The Versified Life of Saint Francis  - 479 

All that you said. In all honesty, the son
Of Peter Bernardone ought to put up with that without demur."
By these means and others, unabashed and forthright,

125He puts to flight all that flatters the human mentality.
As he waits for the day of the Lord which reveals the secrets
Of hearts, he cannot be drawn to perform any good
For some day of human approval. 1 Cor 4:3 Thus disentangled
He completed six years of his soldierly deeds.a

130His resolve aimed only at heaven. And if one fortune remains
To try his courage, no power has it to make him waver
From coming through all that befalls, with flying colors.
Brief moments are ages to the eyes of the saintly man,
And small he counts his achievement for all his days.b

135Albeit unceasingly for him mirth was moan
And moan was mirth, feeding meant fasting, fasting was food
To him, toil was rest to him, rest was an effort—
Unsatisfied still was he till he'd start further attacks
On his carnal self, and at the cost of his own blood

140Be willing to fight for the name of Christ. Acts 15:26
A noble impulse within him restlessly burned with desire
Of death, and wearied of waiting. But so as to find
An angry prince,c a savage sergeant, or a worthy cause,
He makes up his mind to cross the sea, and for the saving

145Of idolaters preach to them what must be believed. Heb 11:6 Thus
Either they, who only live for this world in a kind of death,
Will be won for Christ, or he himself, who is dead to this world,
Will share life with Christ, Gal 2:20 Phlm 1:21 the only true life worth living.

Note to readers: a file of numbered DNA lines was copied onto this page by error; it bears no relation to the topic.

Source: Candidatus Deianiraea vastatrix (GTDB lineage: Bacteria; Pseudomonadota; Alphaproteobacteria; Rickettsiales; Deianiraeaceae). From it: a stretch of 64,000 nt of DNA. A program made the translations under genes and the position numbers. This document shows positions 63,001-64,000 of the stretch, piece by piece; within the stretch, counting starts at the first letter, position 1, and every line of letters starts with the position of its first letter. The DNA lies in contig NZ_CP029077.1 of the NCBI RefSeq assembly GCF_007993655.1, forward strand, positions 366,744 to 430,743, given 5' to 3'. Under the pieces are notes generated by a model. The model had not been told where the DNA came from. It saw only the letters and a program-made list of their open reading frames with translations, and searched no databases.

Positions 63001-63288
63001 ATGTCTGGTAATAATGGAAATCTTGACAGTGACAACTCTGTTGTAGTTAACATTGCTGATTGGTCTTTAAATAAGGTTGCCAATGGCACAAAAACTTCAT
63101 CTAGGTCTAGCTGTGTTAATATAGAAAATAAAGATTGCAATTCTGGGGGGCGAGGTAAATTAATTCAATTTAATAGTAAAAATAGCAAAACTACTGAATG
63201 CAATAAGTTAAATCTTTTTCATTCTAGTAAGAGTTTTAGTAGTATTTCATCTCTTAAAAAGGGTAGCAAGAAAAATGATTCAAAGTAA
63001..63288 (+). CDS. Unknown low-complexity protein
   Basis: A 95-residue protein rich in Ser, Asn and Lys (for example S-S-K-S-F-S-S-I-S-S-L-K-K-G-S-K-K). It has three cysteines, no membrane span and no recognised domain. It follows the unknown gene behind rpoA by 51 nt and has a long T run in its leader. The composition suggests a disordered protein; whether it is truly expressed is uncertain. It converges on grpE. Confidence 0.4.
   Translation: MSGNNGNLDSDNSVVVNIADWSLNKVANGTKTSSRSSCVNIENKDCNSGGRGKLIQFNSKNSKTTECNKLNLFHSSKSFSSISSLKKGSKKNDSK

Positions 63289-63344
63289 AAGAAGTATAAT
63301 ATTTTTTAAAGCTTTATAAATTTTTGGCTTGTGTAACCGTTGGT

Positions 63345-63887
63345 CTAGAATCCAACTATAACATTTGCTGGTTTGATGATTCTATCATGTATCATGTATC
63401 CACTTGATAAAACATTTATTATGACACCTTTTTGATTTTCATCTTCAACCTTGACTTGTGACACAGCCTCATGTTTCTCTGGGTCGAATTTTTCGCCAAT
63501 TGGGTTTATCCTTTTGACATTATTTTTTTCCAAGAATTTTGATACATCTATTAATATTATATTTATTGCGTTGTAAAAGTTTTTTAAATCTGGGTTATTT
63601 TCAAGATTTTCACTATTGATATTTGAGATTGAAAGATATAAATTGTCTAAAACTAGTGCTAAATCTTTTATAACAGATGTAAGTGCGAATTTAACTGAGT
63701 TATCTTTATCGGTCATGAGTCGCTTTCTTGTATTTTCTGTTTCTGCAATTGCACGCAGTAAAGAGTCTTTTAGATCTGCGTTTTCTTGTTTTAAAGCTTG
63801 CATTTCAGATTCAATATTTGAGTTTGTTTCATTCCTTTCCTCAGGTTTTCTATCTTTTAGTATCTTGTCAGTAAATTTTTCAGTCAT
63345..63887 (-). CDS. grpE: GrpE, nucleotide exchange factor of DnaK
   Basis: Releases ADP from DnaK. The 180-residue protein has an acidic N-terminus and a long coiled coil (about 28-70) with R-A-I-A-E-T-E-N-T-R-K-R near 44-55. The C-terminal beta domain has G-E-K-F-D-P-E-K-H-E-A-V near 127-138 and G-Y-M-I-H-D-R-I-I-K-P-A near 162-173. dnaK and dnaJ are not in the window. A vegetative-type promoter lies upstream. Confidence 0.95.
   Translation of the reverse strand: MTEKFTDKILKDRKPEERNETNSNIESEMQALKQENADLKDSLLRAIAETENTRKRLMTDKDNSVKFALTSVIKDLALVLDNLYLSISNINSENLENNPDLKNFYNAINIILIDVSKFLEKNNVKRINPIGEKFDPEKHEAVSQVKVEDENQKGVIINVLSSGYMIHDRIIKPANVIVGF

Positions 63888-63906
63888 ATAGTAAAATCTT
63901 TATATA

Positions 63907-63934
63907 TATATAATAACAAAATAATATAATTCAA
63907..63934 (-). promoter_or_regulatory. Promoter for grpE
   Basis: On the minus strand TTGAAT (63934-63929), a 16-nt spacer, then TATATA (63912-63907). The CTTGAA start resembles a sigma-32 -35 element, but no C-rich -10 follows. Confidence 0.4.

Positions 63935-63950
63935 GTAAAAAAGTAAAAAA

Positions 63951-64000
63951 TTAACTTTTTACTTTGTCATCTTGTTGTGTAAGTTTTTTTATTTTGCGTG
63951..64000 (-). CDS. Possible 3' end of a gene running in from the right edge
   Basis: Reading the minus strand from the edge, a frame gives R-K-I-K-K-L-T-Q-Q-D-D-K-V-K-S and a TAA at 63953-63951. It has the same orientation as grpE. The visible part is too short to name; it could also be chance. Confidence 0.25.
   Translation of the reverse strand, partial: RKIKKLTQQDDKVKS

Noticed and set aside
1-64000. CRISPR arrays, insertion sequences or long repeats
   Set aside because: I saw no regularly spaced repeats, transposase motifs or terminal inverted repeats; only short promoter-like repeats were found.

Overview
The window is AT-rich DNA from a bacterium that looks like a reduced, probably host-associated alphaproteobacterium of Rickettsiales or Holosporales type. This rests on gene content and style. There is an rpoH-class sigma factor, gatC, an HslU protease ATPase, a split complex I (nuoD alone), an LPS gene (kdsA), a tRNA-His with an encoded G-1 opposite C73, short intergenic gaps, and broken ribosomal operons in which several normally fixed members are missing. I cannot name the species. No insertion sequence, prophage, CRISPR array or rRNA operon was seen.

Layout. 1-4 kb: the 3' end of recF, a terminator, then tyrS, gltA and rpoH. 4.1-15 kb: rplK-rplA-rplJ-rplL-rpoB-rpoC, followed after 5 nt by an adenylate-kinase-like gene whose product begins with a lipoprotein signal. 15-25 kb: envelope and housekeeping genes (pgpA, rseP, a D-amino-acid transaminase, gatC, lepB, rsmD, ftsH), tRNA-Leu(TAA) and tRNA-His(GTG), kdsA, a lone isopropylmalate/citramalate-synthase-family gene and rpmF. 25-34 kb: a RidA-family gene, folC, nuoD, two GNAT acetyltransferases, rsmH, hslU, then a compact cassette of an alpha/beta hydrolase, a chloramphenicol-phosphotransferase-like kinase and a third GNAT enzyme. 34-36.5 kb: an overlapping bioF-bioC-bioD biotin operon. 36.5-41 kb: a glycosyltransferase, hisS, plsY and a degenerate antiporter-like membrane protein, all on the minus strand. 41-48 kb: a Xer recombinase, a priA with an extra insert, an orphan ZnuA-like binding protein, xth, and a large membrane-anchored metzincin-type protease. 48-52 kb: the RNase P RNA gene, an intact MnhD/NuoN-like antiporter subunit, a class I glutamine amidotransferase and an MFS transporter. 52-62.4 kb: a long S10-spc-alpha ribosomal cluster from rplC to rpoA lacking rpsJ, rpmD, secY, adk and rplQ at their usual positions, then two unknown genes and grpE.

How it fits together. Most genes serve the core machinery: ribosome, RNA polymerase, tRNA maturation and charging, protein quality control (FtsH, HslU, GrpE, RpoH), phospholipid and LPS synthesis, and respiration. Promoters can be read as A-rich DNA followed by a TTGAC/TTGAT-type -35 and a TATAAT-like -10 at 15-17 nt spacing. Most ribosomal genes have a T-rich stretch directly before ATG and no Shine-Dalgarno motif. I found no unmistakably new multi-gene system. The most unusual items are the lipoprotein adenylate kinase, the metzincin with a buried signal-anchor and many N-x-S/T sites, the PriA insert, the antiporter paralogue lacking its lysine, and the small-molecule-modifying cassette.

With a martyr's death, therefore, longing to crown his labors,

150He sets his mind on making for Parthian regions.d
But with the Church's house in flames within, what is its
Watchman Ps 127:1 [Vulgate, Ps 126:1] looking outside it for? Italians, more than Parthians,




Legenda Sancti Francisci Versificata, Fontes Franciscani, p.

Omnia quae dicis; nec enim decet ut tollerare
Filius ista Petri de Bernardone recuset ".

125His aliisque modis fugit impudibundus et effrons
Humanam quaecumque solent extollere mentem;
Exspectansque diem Domini, quae corda revelat,
Nullo pertrahitur voto bona quaeque gerendi
Humano placitura die.Talisque vacando

130Militiae gestis sextum compleverat annum,
Nil praeter caeleste vovens; fortunaque forti
Una manet, nullasque vices exercet in illum
Quin indistanter casus intervolet omnes.
Tempora parva viro caelesti longa videntur,

135Seque parum censet tot profecisse diebus,
Cui licet assidue visum sit triste iocari,
Tristarique iocus, pasci ieiunia, pastus
Ieiunare, quies sudare, quiescere sudor;
Non tamen est contentus eo, quin praelia carni

140Ulteriora suae moveat; propriique cruoris
Impensa certare velit pro nomine Christi.
Mortis enim desiderio flagrat: anxia mentis
Nobilitas, taedetque morae. Neu principis ira,
Lictoris feritas, aut causae desit honestas,

145Propositi mens est ut transfretet, et revocandis
Praedicet idolatris credi quid oporteat, unde
Vel tantum mundo viventes, quod quasi mors est,
Christo lucretur, vel mundo perditus ipse
Cum Christo vivat, quod solum vivere verum est.

150Martyrio cupiens ita consummare labores,
Parthorum partes proponit adire. Sed intus
Ecclesiae flagrante domo, quid quaereret extra
Qui custodit eam? Fidei doctore diserto
Plus Italus quam Parthus eget: de plebe loquendo,

Francis of Assisi: Early Documents, vol. 1, p. 479